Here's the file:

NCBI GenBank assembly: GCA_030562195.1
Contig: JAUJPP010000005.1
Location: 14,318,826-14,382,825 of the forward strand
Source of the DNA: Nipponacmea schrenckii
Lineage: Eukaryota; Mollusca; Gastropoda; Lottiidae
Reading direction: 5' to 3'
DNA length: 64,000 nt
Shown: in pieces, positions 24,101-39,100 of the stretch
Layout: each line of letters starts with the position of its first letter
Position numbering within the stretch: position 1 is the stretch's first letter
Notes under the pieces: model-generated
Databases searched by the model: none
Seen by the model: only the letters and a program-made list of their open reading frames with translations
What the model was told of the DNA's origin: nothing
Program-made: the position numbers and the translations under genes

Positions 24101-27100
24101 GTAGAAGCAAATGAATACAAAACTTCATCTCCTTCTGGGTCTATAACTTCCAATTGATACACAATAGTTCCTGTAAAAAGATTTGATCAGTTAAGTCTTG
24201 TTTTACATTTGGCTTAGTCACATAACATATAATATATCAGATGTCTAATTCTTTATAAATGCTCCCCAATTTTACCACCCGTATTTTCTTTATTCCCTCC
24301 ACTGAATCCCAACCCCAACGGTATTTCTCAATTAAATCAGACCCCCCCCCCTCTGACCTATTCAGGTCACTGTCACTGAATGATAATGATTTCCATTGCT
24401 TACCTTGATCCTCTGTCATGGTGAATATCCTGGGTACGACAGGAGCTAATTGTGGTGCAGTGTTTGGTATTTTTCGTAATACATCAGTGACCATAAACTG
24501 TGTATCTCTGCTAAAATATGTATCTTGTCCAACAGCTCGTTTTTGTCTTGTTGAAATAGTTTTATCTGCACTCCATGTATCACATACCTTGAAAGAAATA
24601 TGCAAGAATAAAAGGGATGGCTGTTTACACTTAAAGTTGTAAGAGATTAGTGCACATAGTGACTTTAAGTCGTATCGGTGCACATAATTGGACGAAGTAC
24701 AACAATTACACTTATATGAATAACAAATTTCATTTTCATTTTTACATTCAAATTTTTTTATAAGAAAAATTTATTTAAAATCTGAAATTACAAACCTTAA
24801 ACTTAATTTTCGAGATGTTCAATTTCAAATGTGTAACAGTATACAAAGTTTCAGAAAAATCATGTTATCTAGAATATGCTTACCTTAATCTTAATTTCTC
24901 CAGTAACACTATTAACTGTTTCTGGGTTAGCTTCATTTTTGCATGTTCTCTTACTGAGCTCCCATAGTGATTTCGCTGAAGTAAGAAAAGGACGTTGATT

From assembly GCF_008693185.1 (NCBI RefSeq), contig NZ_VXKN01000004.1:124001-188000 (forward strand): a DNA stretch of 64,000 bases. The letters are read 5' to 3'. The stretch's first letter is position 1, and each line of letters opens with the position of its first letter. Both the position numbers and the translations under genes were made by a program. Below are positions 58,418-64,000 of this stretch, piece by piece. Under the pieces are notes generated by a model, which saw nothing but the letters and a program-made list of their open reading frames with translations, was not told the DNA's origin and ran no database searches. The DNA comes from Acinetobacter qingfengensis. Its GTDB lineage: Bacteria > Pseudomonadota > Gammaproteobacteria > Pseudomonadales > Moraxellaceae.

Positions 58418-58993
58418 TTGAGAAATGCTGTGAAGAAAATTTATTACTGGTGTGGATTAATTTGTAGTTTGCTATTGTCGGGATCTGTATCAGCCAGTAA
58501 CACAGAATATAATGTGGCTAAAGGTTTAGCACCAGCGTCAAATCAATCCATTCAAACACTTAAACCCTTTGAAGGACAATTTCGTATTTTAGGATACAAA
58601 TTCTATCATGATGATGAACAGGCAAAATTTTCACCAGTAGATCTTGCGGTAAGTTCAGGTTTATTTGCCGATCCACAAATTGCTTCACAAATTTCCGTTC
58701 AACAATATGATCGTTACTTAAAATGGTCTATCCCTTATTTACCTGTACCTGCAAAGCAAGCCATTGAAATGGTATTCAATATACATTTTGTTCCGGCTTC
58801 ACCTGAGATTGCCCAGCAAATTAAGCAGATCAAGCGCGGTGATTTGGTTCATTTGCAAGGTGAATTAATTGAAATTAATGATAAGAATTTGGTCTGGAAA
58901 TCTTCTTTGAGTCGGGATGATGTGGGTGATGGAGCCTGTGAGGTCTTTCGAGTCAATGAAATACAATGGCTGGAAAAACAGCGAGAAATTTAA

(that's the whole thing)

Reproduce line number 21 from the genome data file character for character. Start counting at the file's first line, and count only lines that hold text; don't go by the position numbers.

24501 TGTATCTCTGCTAAAATATGTATCTTGTCCAACAGCTCGTTTTTGTCTTGTTGAAATAGTTTTATCTGCACTCCATGTATCACATACCTTGAAAGAAATA